Reflecting recently on my journey to get into law, I tried to find something that I think helped me the most at each step. It seems obvious, but connecting with people truly is one of the best ways to help advance your legal career. Every person you meet can offer a new insight, a different tip or a unique point of view – all these connections will help you develop your career path.
Here are a few tips to get the most value from your interactions with people.
Networking at events
If you’re at university, various societies, particularly the law society, will probably organise events that will allow you to meet people from legal pathways, and different firms might target your university through careers fairs and presentations.
I used to be very shy at such events. However, I have learnt (mainly from watching other people at these events) that confidence is key: make the first move; introduce yourself to people boldly when there is a spare moment; and ask other people about themselves. Take notes immediately after the event and write down the names of the people that you spoke to. There are also ways, when appropriate, to make yourself stand out. I know someone who gives out their business cards to people they meet – and you can too. If you particularly hit it off with someone, propose a follow-up coffee or meeting. Something that is even more simple, but certainly worth considering, is asking people whether you can add them on LinkedIn to keep in touch.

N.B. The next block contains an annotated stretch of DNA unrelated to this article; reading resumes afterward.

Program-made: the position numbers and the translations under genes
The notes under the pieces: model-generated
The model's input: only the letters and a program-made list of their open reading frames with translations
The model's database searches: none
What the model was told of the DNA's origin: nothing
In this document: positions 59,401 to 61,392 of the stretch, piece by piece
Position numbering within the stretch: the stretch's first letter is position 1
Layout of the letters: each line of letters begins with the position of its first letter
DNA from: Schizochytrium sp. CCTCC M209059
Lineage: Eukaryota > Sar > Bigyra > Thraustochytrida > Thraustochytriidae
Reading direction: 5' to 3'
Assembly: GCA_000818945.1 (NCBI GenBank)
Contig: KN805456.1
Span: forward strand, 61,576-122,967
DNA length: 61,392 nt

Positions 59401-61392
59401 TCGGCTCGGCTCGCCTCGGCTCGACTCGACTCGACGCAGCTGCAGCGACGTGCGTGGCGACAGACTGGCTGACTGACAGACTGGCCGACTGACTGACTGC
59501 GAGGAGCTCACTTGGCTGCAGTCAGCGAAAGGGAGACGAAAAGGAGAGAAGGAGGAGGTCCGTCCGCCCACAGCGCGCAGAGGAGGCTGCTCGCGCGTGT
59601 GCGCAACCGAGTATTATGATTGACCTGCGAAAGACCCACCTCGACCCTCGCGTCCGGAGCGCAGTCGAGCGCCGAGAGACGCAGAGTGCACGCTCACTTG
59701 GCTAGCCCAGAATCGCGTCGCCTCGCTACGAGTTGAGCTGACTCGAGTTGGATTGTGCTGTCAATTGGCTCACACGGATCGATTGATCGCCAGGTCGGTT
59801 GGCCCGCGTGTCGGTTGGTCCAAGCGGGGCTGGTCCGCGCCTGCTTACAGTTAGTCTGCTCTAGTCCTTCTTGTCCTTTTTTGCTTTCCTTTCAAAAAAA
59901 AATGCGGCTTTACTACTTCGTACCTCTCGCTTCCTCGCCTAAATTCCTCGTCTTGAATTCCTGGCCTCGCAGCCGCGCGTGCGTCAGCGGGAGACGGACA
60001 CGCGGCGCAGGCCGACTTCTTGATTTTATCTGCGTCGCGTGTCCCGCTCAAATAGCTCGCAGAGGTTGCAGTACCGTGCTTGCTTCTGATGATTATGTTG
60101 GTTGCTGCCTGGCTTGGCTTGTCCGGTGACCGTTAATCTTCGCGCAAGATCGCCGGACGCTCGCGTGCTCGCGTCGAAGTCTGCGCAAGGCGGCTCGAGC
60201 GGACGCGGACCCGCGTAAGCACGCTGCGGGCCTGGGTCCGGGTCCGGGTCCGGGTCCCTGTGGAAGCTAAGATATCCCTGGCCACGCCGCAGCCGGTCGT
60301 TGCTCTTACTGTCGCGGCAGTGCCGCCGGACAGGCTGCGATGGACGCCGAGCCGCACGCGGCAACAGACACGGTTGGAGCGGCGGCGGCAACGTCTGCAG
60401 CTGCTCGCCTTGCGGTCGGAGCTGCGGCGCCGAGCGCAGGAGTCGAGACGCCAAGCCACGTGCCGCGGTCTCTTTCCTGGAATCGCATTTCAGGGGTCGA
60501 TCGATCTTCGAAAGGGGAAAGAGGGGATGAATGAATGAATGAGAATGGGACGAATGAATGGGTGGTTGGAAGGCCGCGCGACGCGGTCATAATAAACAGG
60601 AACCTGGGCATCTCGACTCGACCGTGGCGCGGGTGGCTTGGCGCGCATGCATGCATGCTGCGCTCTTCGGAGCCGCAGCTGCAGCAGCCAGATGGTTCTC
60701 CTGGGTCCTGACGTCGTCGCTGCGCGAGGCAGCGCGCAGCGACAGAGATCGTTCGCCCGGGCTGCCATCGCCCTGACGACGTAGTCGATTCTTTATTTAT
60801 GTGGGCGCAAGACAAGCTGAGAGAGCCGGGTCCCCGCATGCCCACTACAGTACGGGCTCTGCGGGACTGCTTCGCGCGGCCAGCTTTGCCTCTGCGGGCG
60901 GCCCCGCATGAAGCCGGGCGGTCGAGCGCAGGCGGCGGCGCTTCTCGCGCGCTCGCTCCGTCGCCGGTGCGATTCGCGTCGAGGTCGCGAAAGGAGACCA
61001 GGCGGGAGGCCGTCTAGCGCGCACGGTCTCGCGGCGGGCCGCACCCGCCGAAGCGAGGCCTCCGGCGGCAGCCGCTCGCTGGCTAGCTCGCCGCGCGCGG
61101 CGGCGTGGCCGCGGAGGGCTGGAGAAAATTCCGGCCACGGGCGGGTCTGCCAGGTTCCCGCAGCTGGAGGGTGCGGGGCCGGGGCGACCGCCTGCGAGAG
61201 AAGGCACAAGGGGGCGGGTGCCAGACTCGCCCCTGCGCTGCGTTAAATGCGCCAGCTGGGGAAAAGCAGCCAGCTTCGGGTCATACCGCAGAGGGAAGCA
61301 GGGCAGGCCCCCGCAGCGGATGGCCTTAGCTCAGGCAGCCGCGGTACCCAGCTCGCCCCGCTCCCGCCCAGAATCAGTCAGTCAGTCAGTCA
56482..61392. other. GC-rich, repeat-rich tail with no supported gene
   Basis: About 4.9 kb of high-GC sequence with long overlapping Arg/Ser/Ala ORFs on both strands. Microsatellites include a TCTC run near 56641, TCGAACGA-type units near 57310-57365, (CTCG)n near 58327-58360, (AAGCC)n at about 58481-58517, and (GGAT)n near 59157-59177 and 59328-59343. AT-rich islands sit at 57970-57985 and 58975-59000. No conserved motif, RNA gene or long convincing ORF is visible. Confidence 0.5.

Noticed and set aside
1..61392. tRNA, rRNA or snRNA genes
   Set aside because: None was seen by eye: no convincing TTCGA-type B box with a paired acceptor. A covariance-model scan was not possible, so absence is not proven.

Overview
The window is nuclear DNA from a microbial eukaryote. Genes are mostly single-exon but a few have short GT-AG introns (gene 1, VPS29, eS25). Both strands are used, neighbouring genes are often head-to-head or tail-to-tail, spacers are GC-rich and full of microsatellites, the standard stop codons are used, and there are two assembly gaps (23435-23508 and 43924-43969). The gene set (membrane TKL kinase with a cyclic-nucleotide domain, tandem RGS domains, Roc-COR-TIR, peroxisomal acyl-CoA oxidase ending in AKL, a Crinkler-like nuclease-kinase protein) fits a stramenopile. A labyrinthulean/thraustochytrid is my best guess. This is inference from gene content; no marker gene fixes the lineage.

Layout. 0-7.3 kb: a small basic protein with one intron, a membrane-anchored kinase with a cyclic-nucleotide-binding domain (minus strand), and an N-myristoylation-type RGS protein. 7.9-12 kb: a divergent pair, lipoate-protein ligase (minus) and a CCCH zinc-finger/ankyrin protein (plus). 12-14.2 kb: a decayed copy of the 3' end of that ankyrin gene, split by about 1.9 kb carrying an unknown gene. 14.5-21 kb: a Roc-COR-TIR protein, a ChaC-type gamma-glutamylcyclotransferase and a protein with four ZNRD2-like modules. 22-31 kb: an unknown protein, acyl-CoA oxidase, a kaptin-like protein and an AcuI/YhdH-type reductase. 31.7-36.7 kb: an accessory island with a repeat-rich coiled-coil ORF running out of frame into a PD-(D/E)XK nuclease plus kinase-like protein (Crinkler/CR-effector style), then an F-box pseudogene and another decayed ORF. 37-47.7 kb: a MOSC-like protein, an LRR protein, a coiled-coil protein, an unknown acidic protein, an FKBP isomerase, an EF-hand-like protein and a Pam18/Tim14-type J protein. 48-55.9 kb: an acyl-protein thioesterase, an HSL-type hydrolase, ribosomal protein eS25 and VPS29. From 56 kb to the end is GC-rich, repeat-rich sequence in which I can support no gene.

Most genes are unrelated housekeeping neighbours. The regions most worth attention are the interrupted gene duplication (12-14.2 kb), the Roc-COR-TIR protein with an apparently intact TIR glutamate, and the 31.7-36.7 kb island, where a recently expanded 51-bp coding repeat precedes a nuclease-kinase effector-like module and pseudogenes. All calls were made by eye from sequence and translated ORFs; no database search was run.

Reaching out on LinkedIn
If your university has an alumni service or you can find people on LinkedIn who went to your university and are working at a firm that you are interested in, you can always try reaching out to them on LinkedIn. A polite, concise message, even if you’ve not met them before, might be the key to making a connection with the firm and getting some advice.
If you’re planning on using LinkedIn to make such connections, make sure your profile is up to date and provides a good overview of your current position.
I secured my first legal work experience by sending a traditional letter in the post to a local law firm, rather than sending an email. This might not work for every firm, but there is certainly something to be said for standing out from the crowd. Think of ways that you could stand out when looking for work experience – because law is such a competitive industry, it pays to be unique.
Ask everyone that you know whether they have any law connections – no matter how tenuous. If your family and friendship circle has no immediate links to lawyers, try finding work experience in the in-house legal departments of businesses where staff will have much more of a legal background than most.
Make friends with law students (especially if you’re a non-law student)
Some of the most valuable advice that I’ve had on my legal journey has come from people that I’ve met doing law degrees. It makes sense that their university experience is more directly targeted by law employers through emails, lecture shout-outs and law events. Law students have a lot of know-how because it’s fired at them from their very first lecture and they get to hear all about it first. Non-law students must be more proactive if they want to uncover this information, and if they have a law student friend who can offer advice then they’ll be fast-tracked to all the important events and services.